Politicians pay tribute to ‘revered and reviled’ Rajbansi

2011-12-30 08:05

KwaZulu-Natal DA leader Sizwe Mchunu – the man once labelled as an ornament by Minority Front leader Amichand Rajbansi – was one of the first people to send condolences following Rajbansi’s death.

“Rajbansi was one of the longest-serving politicians in our province and we, the Democratic Alliance, will certainly miss his lively debates in the provincial legislature,” Mchunu said yesterday.

Earlier this year, Rajbansi had been critical of the fact that Mchunu did not occupy the leader’s seat in the legislature, despite being elected as provincial party leader, while John Steenhuisen, another DA member of the provincial legislature, occupied the seat.

This made Mchunu an “ornament”, Rajbansi said at the time.

In a statement issued in March, Rajbansi said he merely wanted to know why the DA had displayed Mchunu as “an ornament for public show”.

Rajbansi said: “I asked if the DA did not let him [Mchunu] sit there because they regarded him as a ‘darkie’.”

But yesterday Mchunu said he prayed that Rajbansi’s loved ones “would find strength through their faith at
this sad time”.

Rajbansi died aged 69 yesterday morning, after being admitted to hospital in Umhlanga, outside Durban, in October with bronchitis.

The African National Congress in KwaZulu-Natal said Rajbansi had a long and remarkable career in politics, spanning “both the pre- and post-apartheid eras”.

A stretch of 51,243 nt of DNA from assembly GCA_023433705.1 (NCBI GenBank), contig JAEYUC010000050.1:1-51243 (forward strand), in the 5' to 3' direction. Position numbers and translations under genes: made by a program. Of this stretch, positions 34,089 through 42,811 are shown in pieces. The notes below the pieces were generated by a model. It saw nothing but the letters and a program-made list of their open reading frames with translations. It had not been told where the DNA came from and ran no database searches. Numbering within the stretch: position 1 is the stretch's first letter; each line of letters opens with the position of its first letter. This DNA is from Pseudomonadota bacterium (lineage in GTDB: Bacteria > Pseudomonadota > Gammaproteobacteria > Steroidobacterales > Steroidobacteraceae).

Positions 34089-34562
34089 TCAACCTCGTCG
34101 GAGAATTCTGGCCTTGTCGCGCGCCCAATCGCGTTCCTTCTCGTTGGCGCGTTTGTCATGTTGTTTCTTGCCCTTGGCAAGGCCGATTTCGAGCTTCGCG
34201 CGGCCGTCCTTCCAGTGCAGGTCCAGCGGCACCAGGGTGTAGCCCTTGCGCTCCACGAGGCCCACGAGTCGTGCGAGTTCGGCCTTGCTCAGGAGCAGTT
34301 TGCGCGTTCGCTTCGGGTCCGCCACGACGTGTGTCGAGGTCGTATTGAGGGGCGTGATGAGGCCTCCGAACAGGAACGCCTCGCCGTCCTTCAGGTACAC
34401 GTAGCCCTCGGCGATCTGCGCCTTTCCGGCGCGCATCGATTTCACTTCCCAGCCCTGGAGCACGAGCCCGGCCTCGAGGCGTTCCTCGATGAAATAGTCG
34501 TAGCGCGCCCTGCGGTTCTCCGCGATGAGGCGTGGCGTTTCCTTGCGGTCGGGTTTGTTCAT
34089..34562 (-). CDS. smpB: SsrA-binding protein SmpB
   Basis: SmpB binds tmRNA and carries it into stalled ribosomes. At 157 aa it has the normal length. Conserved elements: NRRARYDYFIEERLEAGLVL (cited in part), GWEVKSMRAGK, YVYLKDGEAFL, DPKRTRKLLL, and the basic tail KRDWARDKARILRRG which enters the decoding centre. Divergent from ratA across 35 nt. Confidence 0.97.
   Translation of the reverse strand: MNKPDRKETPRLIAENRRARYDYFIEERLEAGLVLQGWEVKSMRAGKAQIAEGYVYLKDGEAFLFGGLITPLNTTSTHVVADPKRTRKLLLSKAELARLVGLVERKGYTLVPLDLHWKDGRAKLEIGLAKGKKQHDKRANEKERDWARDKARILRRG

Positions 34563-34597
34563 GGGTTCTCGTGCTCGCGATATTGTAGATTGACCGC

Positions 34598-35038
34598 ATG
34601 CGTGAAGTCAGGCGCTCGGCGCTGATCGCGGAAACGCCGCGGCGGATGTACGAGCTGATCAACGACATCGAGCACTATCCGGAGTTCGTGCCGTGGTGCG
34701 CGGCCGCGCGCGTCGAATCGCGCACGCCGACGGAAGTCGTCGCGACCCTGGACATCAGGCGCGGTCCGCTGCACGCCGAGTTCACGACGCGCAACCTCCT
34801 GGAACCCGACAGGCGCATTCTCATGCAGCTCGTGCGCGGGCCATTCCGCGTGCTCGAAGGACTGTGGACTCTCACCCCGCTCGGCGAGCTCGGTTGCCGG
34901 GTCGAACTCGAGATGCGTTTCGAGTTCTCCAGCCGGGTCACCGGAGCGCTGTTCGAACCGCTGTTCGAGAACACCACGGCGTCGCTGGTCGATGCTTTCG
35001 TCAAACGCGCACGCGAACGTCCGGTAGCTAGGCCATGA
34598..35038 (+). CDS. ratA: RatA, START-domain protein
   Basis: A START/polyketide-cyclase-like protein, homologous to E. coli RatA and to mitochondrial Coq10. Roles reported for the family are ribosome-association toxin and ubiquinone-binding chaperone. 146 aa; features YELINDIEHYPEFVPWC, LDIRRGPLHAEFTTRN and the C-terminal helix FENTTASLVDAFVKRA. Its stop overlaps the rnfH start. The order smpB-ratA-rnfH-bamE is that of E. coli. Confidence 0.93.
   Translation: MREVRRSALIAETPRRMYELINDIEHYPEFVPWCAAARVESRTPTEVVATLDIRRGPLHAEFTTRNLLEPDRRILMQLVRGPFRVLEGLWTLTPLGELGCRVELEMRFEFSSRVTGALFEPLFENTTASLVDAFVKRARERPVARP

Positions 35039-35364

“Being from separate political parties we were not always in agreement.

“However we appreciated his efforts to position his party within the framework of our new and democratic South Africa,” said ANC provincial secretary Sihle Zikalala.

He said Rajbansi was always keen to express his associations with ANC stalwarts, such as Moses Mabhida, Chief Albert Luthuli and Nelson Mandela.

“We believe that this reflected his desire to locate his party in a progressive political terrain, but at the same time maintaining an independent position.”

The ruling party’s national spokesperson Jackson Mthembu said Rajbansi was known for his “near obsession on community issues and issues affecting minorities”.

“It was under his leadership (of the Minority Front) that the ANC entered into a coalition in KwaZulu-Natal when we could not muster the majority vote,” Mthembu said.

“This distinguished him as a practical leader but also as someone open-minded.”

The ANC and Minority Front co-operation agreement led to Rajbansi serving as sport MEC from 2004 to 2009.

The IFP said Rajbansi was one of South Africa’s political giants.

“His deep commitment to deepening and consolidating our democracy cannot be questioned,” IFP leader Mangosuthu Buthelezi said.

“He was a man with firm beliefs, who was never afraid to take a stand. His passion for politics and the people of South Africa was commendable.”

Buthelezi said he developed a strong working relationship with Rajbansi during the height of apartheid as members of the Black Alliance.

“Like many politicians, he was both revered and reviled. South Africa has lost a true South African patriot.”

DA leader Helen Zille said Rajbansi helped bring “coalition politics” to South Africa.

“He was one of the people who introduced the idea of coalition politics to South Africa by strategically aligning
his party with others to achieve his objectives,” Zille said.

He was a renowned politician who had served for many decades in various key political positions, both before and after the advent of democracy.

“He had significant influence in KwaZulu-Natal, where he was a well-known figure. The Democratic Alliance wishes his family and political colleagues fortitude during this time of mourning. Our thoughts are with them.” 

The funeral service for Rajbansi will be held at Chatsworth Stadium in Durban on Saturday from 11:30am to 4pm , a family spokesperson Patrick Pillay said.



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